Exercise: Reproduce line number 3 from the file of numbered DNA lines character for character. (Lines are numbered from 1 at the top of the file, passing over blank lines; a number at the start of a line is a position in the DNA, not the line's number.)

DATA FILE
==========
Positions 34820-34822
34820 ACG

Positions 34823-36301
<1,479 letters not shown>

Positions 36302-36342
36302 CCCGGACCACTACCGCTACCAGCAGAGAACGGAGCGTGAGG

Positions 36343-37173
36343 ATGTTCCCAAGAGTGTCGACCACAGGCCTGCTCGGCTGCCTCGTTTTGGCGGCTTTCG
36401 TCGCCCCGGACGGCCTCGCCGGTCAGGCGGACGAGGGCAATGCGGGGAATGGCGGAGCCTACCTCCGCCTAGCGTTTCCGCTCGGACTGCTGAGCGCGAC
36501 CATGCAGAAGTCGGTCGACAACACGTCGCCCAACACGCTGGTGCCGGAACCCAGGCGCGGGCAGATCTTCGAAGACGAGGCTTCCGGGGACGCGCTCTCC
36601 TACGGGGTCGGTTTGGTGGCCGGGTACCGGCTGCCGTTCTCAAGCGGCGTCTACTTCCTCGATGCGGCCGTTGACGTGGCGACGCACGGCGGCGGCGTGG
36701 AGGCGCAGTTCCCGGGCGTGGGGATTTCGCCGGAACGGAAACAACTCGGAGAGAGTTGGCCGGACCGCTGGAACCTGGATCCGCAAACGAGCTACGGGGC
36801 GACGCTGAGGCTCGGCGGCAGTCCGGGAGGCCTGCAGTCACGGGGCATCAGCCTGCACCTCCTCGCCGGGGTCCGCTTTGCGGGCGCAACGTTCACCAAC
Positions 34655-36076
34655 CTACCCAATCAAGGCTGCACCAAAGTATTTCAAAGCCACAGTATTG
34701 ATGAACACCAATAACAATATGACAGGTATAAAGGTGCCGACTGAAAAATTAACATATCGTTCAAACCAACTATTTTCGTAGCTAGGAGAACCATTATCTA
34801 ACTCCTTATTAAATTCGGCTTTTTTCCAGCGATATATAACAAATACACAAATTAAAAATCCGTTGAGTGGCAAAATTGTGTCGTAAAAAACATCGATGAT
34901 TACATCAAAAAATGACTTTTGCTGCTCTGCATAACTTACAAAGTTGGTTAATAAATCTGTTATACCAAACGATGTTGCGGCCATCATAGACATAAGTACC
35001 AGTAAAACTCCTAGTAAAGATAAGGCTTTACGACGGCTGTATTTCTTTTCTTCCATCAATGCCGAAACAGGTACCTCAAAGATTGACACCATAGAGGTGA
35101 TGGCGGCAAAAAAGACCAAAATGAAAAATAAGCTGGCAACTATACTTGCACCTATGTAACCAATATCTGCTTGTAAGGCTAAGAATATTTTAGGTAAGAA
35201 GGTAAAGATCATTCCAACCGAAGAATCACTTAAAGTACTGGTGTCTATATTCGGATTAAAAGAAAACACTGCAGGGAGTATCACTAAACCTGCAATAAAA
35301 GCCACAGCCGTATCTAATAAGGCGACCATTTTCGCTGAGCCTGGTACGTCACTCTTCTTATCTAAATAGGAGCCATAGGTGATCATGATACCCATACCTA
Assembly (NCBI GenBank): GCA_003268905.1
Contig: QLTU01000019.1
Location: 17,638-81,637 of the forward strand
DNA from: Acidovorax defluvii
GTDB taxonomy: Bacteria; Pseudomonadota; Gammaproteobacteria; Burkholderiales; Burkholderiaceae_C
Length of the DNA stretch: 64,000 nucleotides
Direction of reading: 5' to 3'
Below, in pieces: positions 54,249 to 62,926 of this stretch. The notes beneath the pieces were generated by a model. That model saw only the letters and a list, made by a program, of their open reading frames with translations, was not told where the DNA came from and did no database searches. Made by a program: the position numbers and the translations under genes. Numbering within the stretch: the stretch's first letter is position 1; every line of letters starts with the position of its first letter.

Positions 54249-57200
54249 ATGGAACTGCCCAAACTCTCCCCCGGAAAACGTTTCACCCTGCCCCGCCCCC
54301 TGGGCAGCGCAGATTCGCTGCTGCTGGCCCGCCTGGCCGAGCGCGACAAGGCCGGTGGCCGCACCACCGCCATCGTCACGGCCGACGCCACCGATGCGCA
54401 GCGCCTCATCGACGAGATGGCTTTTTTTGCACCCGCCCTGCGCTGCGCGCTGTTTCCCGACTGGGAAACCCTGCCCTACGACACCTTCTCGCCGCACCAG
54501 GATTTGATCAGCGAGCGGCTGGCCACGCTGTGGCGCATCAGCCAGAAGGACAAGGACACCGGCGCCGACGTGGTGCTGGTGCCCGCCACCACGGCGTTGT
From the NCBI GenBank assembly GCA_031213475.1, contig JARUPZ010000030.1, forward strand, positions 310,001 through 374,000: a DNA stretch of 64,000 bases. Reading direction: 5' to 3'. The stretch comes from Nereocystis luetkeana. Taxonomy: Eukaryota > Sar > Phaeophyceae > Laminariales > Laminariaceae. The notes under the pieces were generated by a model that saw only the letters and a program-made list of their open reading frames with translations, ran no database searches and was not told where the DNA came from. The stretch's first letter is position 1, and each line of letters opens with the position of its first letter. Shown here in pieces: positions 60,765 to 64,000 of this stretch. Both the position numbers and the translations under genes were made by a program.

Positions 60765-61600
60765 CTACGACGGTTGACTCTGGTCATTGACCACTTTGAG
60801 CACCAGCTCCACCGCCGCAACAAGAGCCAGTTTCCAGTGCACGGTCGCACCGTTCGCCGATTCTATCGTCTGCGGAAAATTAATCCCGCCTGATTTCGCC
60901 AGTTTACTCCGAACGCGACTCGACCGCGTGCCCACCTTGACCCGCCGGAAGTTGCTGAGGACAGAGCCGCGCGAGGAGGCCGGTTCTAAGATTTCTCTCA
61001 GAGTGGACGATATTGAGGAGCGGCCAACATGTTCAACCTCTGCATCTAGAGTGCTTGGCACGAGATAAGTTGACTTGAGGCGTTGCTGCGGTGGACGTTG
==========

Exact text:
Positions 34823-36301